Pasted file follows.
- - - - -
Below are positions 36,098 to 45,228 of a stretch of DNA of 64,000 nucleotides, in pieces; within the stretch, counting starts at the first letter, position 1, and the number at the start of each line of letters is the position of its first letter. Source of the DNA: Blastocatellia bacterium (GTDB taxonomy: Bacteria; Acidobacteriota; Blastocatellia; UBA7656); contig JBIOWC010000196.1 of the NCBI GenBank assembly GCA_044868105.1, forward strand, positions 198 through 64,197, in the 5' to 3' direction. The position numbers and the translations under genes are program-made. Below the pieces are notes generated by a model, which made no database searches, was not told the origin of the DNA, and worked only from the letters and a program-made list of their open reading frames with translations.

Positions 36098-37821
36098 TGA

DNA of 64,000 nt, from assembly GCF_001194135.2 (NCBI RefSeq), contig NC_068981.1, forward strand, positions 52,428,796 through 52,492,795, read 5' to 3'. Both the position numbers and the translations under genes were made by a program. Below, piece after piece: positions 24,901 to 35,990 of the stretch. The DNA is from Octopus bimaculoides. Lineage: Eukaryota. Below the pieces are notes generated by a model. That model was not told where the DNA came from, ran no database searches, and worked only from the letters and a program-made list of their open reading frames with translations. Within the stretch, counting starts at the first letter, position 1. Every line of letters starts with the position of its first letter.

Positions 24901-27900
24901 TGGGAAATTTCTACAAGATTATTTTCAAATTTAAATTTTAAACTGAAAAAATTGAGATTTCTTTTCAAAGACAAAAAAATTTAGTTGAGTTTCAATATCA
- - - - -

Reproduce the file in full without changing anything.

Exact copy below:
Below are positions 36,098 to 45,228 of a stretch of DNA of 64,000 nucleotides, in pieces; within the stretch, counting starts at the first letter, position 1, and the number at the start of each line of letters is the position of its first letter. Source of the DNA: Blastocatellia bacterium (GTDB taxonomy: Bacteria; Acidobacteriota; Blastocatellia; UBA7656); contig JBIOWC010000196.1 of the NCBI GenBank assembly GCA_044868105.1, forward strand, positions 198 through 64,197, in the 5' to 3' direction. The position numbers and the translations under genes are program-made. Below the pieces are notes generated by a model, which made no database searches, was not told the origin of the DNA, and worked only from the letters and a program-made list of their open reading frames with translations.

Positions 36098-37821
36098 TGA

DNA of 64,000 nt, from assembly GCF_001194135.2 (NCBI RefSeq), contig NC_068981.1, forward strand, positions 52,428,796 through 52,492,795, read 5' to 3'. Both the position numbers and the translations under genes were made by a program. Below, piece after piece: positions 24,901 to 35,990 of the stretch. The DNA is from Octopus bimaculoides. Lineage: Eukaryota. Below the pieces are notes generated by a model. That model was not told where the DNA came from, ran no database searches, and worked only from the letters and a program-made list of their open reading frames with translations. Within the stretch, counting starts at the first letter, position 1. Every line of letters starts with the position of its first letter.

Positions 24901-27900
24901 TGGGAAATTTCTACAAGATTATTTTCAAATTTAAATTTTAAACTGAAAAAATTGAGATTTCTTTTCAAAGACAAAAAAATTTAGTTGAGTTTCAATATCA